Architect Anthony Gill describes the renovation of his own family home in North Bondi, Sydney as ‘quietly radical.’
Originally a small and dark single-storey with a closed off front courtyard, the renovation has opened up the home to the neighbourhood and improved its liveability in a sustainable and economical way.
Budget was a key driver of the project, dictating a restrained approach to the addition.
The surrounding streets—(described by Anthony as ‘a mix of apartment buildings and overdeveloped semis where front doors and rooms have been sacrificed for carports, and gardens reduced to the minimum’)—served as a lesson in what not to do.
Anthony and team redesigned the home with the front garden as the focal point to provide a ‘crucial filter’ between the house and the street. Fences and barriers were removed, increasing openings to the street for a generous connection between public and private.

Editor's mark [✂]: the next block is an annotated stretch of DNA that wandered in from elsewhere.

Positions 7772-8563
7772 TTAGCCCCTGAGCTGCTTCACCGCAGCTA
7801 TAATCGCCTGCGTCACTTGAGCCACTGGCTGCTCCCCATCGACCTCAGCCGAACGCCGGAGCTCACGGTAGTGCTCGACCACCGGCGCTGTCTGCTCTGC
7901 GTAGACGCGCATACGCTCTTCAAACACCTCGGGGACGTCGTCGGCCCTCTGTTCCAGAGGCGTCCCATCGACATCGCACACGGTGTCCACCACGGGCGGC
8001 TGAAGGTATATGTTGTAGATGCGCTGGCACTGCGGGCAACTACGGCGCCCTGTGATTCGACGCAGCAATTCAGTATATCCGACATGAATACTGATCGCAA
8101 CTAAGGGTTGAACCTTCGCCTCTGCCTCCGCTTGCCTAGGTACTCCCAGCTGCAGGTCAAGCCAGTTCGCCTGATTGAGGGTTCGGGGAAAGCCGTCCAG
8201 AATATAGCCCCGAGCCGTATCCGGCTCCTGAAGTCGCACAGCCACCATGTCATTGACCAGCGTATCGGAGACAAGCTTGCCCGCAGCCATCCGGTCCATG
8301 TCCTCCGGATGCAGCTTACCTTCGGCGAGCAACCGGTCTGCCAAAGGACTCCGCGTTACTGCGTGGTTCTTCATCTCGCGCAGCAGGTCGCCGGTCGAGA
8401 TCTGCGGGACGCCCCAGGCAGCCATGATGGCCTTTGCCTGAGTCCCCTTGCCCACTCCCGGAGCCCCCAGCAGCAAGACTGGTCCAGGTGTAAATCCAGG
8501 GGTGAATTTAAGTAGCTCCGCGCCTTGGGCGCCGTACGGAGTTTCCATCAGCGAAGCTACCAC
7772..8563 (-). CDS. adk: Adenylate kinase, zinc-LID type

‘It is abundant and generous, benefitting not only the inhabitants, but also the community,’ says Anthony.
Sue Barnsley designed the garden, in addition to three other outdoor areas surrounding the home, that each reflect their specific orientation and exposure.
A new upper storey was added, which features a defined lounge room opening to an outdoor bath/shower with an integrated undercover laundry.
Downstairs, the floorplan has been cleverly reconfigured to allow for a third bedroom and an open-plan kitchen, dining, and living area that seamlessly connects to the front garden.
The minimal kitchen design was both budget driven and inspired by Anthony’s ‘soft spot’ for outdoor kitchens.
At night, the living room glows on otherwise dark streets as the predominant approach to living is challenged.
The transformed house reflects Anthony’s values, providing a compelling case for modest, economical and sustainable development that simultaneously improves the lives of the inhabitants and community.
‘It challenges conventional ideas about room use and privacy to achieve an efficient and rich backdrop for life.’